October 22, 2017

A Boulder Manifesto.

A Boulder Manifesto.
I am old school Boulder. I am new school Boulder. I am pro-co-op, if they’re well-defined and not frat houses. I am pro-development, if it’s green and interesting and human-centered (bikeable, walkable, accessible, fun with mixed-use and some affordability). I am anti-development if it’s boring and luxury and cheaply built and inappropriately situated. I am in the tech community, or halfway in, and I admire our/their energy and power and innovation. I am in the green community, and admire their thoughtfulness and passion and care. I am for helping the homeless “situation,” not merely policing it or ignoring it or pushing it away. I am pro-PLAN Boulder, when they are about caring for green and progressive. I am anti-PLAN Boulder, when saying “no” is too easy and lazy and doesn’t get anyone what we want. I am inspired by a Boulder that sticks it to Xcel, saves money, goes greener faster and shows other cities how to do the same. I am for addressing Climate Change now, not later. I am pro-business, when business means local business and small business and community. I am anti-business, when business means big ol’Unico raising the rent on 103-year-old retail shop by 40% overnight.
There is a big middle way, and the middle way isn’t an average, it’s where innovation and progress and eco-responsibility and solutions happen.
“Everybody needs beauty…places to play in and pray in where nature may heal and cheer and give strength to the body and soul alike.” ~ John Muir

Waylon Lewis and Leora Frankel: The role money is playing in Boulder’s elections.

Bonus, some satire: A letter to the Editor of the Daily Camera to Elephant Journal, by Merrill Levine.

Dear Daily Camera by way of Elephant Journal,

Respectfully, now is not the time to fight Climate Change. Climate Change is a problem for the next generation, ie my children. Given that I’m putting a roof over their heads, they have no cause to complain about anything.

Now is the time to defend poor Xcel ($155 million dollars a year is small change for my colleagues in the investment, tech and natural foods sector, and we don’t want to get taxed or told what to do with our backyard garages by white-haired government workers making $40K a year—you know, losers). It is time to defend poor Xcel, which just wants to make a buck, $35 million of them in profit a year off of Boulder alone, against the citizens of Boulder, who have repeatedly hurt its feelings despite Xcel infusing the Boulder economy of dozens of millions in ad bucks.

While Boulder may be (is) one of the most carbon-heavy (that’s liberal for “coal”) towns in the US, let the people continue to think they’re green, but not do enough about it.

Let them have their bike lanes and compost stations, while we defend Xcel against Municipalization. Muni is something only done in Portlandia towns, and conservative towns. So, really, any town that wants to control its future. We don’t want the people to control anything—you can’t count on people, which I learned in junior high when Sara broke my heart.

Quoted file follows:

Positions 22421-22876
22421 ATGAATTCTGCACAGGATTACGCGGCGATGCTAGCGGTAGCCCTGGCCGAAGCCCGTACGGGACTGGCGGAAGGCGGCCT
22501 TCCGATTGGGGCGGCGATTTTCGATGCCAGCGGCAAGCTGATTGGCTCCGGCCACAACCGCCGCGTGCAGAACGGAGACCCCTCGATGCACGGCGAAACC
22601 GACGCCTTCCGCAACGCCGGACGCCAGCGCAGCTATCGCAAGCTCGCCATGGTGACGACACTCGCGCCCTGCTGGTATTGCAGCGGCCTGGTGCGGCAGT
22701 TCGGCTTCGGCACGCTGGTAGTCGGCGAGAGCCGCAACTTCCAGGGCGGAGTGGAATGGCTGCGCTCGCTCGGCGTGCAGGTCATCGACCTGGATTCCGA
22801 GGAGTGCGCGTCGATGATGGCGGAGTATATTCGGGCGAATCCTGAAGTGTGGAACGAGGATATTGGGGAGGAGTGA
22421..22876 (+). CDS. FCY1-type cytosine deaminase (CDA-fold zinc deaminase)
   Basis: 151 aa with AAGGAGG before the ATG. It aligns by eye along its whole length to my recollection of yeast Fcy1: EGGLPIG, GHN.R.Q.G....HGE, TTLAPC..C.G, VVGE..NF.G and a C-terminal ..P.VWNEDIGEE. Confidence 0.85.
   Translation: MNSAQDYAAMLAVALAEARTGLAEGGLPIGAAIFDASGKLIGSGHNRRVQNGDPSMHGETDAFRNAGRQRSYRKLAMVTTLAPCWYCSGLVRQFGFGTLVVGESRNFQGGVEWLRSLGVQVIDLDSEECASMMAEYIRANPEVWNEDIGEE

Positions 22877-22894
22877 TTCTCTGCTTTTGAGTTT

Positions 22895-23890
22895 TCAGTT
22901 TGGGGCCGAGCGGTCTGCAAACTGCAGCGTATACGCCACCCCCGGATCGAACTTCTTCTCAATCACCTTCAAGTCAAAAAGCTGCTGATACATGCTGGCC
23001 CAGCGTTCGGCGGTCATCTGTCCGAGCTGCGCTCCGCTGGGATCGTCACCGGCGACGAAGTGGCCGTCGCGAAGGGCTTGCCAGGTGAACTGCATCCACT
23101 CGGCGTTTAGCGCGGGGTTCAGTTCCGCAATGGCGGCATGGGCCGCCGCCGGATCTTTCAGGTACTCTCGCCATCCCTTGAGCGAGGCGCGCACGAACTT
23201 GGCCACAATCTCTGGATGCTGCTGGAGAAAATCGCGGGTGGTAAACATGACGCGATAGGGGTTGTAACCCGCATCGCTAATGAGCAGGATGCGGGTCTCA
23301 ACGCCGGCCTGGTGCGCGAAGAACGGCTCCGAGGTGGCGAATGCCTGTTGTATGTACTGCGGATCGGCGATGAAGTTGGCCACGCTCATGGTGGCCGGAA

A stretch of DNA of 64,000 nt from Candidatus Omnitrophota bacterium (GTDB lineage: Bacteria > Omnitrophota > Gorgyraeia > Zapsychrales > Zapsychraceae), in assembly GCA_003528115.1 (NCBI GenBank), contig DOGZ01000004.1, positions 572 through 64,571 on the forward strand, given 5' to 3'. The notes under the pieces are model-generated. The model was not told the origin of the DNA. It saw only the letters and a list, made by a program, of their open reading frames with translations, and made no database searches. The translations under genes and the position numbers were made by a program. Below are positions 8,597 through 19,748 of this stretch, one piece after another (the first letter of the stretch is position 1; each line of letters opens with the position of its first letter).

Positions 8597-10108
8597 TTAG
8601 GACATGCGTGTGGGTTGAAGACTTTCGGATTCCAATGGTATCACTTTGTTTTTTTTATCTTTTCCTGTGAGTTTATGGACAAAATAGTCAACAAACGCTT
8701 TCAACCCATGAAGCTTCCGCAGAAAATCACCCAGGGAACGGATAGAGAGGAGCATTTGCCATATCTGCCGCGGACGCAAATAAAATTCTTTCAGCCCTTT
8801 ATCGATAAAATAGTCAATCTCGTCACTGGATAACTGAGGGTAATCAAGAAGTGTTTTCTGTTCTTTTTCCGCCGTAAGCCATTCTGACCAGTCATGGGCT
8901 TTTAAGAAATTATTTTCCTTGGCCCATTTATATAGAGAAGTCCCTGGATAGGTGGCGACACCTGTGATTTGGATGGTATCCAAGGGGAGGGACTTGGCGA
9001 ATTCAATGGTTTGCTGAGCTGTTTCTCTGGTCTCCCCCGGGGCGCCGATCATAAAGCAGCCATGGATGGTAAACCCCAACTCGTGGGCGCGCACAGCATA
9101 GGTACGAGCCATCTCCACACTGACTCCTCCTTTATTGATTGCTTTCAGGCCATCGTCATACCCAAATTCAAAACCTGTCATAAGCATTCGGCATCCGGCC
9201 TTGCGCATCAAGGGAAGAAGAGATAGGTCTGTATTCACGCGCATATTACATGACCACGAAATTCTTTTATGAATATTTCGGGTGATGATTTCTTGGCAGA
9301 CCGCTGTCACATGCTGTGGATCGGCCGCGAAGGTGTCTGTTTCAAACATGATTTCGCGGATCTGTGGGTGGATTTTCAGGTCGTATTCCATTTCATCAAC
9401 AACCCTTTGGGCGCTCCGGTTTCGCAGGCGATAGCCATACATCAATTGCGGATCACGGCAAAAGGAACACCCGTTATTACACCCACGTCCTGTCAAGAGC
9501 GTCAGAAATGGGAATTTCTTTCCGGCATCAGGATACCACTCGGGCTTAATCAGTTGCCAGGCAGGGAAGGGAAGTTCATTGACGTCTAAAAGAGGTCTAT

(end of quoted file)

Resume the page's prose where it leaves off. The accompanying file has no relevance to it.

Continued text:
Boulder citizens have no right to control their future, which is why (after several frustrating attempts at working with democracy) we talking affordability, last round, but then bait and switched our energy into the “let citizens vote for term limits which is, on a local level, voting against their own right to vote people out, or keep them in”—and it worked. Never bet against the common man, unless you have lots of money to do so, which I do.

The time is ripe to turn Boulder away from the weirdo path of eco-minded activists that it’s trodden for so long. Is trodden a word? If not, I will wage an ad campaign that says it is. The eco-path, the path traveled less often–what has it got Boulder? Other than awards for happiest, fittest, healthiest, croc-iest, best-educated, and happiest again? How many happiness awards are we going to win? It’s irritating.

So please: vote Bill Rigler, the only renter running because he just moved here and hasn’t bought a house yet. Ironically, he’s on the side of Caruso, who is not pushing affordability for Bill’s fellow renters. But irony is rich, and so is Caruso, and so am I: so vote Bill.

Vote for Jan Burton, who likes to smile upside down and look at her phone when others are talking. Why vote for them? Because every developer in town has their signs on their lawns, and—you know, to quote Peter Thiel, follow the money if you want to make money, and I do.

So while my endorsements include Bill, who even liberal weirdo vegan Buddhists like to like, and Jan, who is good on affordability and housing solutions (but we won’t hold that against her, ’cause she’s against going green all the way and for working with Xcel and Bob Yates, but I repeat myself), and Eric Budd (who is thoughtful, and bikes around, but don’t worry: he’s for Xcel) and others…I am hereby announcing my ballot to install Digital First Media’s The Daily Camera’s Dave Krieger (if only he’d move to Boulder, the City he reports on) as Mayor Permanato.

Note: If you are liberal and eco-minded, please hold your ballots until 2018, then vote as much as you like. 

~ Merrill Levine, of Zayunicocorp

PS: if you want a laugh, weirdo vegan Buddhist Waylon Lewis’ endorsements are here. The above is satire. It is offered in the spirit of mutual respect, friendship, and open and honest debate about the very real and important issues before us in the Boulder election of 2017.

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